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dc.contributor.authorOnat, O. E.en_US
dc.contributor.authorGulsuner, S.en_US
dc.contributor.authorBilguvar, K.en_US
dc.contributor.authorBasak, A. N.en_US
dc.contributor.authorTopaloglu, H.en_US
dc.contributor.authorTan, M.en_US
dc.contributor.authorTan, U.en_US
dc.contributor.authorGunel, M.en_US
dc.contributor.authorOzcelik, T.en_US
dc.date.accessioned2016-02-08T09:40:19Z
dc.date.available2016-02-08T09:40:19Z
dc.date.issued2013en_US
dc.identifier.issn1018-4813
dc.identifier.urihttp://hdl.handle.net/11693/21053
dc.description.abstractCerebellar ataxia, mental retardation and dysequilibrium syndrome is a rare and heterogeneous condition. We investigated a consanguineous family from Turkey with four affected individuals exhibiting the condition. Homozygosity mapping revealed that several shared homozygous regions, including chromosome 13q12. Targeted next-generation sequencing of an affected individual followed by segregation analysis, population screening and prediction approaches revealed a novel missense variant, p.I376M, in ATP8A2. The mutation lies in a highly conserved C-terminal transmembrane region of E1 E2 ATPase domain. The ATP8A2 gene is mainly expressed in brain and development, in particular cerebellum. Interestingly, an unrelated individual has been identified, in whom mental retardation and severe hypotonia is associated with a de novo t(10;13) balanced translocation resulting with the disruption of ATP8A2. These findings suggest that ATP8A2 is involved in the development of the cerebro-cerebellar structures required for posture and gait in humans. © 2013 Macmillan Publishers Limited All rights reserved.en_US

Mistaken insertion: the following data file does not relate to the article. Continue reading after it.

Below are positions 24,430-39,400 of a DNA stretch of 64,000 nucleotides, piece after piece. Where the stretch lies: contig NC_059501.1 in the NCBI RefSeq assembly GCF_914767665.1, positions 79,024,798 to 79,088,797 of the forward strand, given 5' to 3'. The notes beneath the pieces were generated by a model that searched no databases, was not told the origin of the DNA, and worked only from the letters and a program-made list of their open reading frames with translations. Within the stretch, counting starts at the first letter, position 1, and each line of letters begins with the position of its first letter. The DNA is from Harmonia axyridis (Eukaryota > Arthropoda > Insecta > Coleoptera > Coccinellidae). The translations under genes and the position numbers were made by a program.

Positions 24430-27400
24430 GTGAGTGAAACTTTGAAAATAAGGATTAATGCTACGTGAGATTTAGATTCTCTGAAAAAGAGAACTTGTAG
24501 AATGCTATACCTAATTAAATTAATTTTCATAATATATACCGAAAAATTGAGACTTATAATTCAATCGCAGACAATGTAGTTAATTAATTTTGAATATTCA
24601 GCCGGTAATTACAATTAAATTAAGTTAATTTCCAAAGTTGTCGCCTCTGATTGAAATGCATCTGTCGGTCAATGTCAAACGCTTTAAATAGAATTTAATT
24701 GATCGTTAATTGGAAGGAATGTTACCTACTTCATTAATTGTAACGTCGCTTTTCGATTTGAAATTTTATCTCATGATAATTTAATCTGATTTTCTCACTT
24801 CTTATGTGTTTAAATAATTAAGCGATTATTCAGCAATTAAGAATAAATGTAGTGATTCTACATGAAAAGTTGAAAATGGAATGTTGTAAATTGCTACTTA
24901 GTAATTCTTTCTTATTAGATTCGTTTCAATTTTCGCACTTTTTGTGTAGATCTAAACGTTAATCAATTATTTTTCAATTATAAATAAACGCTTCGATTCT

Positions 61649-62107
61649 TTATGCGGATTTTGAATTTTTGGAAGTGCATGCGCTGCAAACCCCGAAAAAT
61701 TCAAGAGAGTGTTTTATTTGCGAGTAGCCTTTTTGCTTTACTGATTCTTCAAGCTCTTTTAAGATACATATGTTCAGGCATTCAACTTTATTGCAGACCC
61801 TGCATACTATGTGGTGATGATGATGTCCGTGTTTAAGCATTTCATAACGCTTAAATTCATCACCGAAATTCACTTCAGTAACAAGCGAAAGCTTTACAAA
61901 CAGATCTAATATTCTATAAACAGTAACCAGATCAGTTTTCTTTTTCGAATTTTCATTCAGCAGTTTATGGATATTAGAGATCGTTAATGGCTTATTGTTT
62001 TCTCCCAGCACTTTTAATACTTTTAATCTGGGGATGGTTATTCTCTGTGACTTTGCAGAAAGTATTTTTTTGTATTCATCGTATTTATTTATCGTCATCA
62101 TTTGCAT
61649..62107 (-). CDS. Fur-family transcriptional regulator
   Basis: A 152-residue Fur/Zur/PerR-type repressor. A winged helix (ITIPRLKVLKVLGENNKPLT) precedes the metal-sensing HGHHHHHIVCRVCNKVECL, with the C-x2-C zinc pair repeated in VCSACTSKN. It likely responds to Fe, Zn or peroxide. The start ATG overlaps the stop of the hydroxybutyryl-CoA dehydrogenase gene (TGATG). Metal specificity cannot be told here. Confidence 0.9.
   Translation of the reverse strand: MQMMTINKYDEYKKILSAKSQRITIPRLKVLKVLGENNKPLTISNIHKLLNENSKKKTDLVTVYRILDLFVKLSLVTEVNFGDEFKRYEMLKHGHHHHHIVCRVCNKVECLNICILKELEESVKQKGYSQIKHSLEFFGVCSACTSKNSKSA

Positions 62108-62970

dc.language.isoEnglishen_US
dc.source.titleEuropean Journal of Human Geneticsen_US
dc.relation.isversionofhttp://dx.doi.org/10.1038/ejhg.2012.170en_US
dc.subjectATP8A2en_US
dc.subjectCAMRQen_US
dc.subjectCerebellar hypoplasiaen_US
dc.subjectQuadrupedal locomotionen_US
dc.subjectTargeted next-generation sequencingen_US
dc.titleMissense mutation in the ATPase, aminophospholipid transporter protein ATP8A2 is associated with cerebellar atrophy and quadrupedal locomotionen_US
dc.typeArticleen_US
dc.departmentDepartment of Molecular Biology and Geneticsen_US
dc.citation.spage281en_US
dc.citation.epage285en_US
dc.citation.volumeNumber21en_US
dc.citation.issueNumber3en_US
dc.identifier.doi10.1038/ejhg.2012.170en_US
dc.publisherNature Publishing Groupen_US


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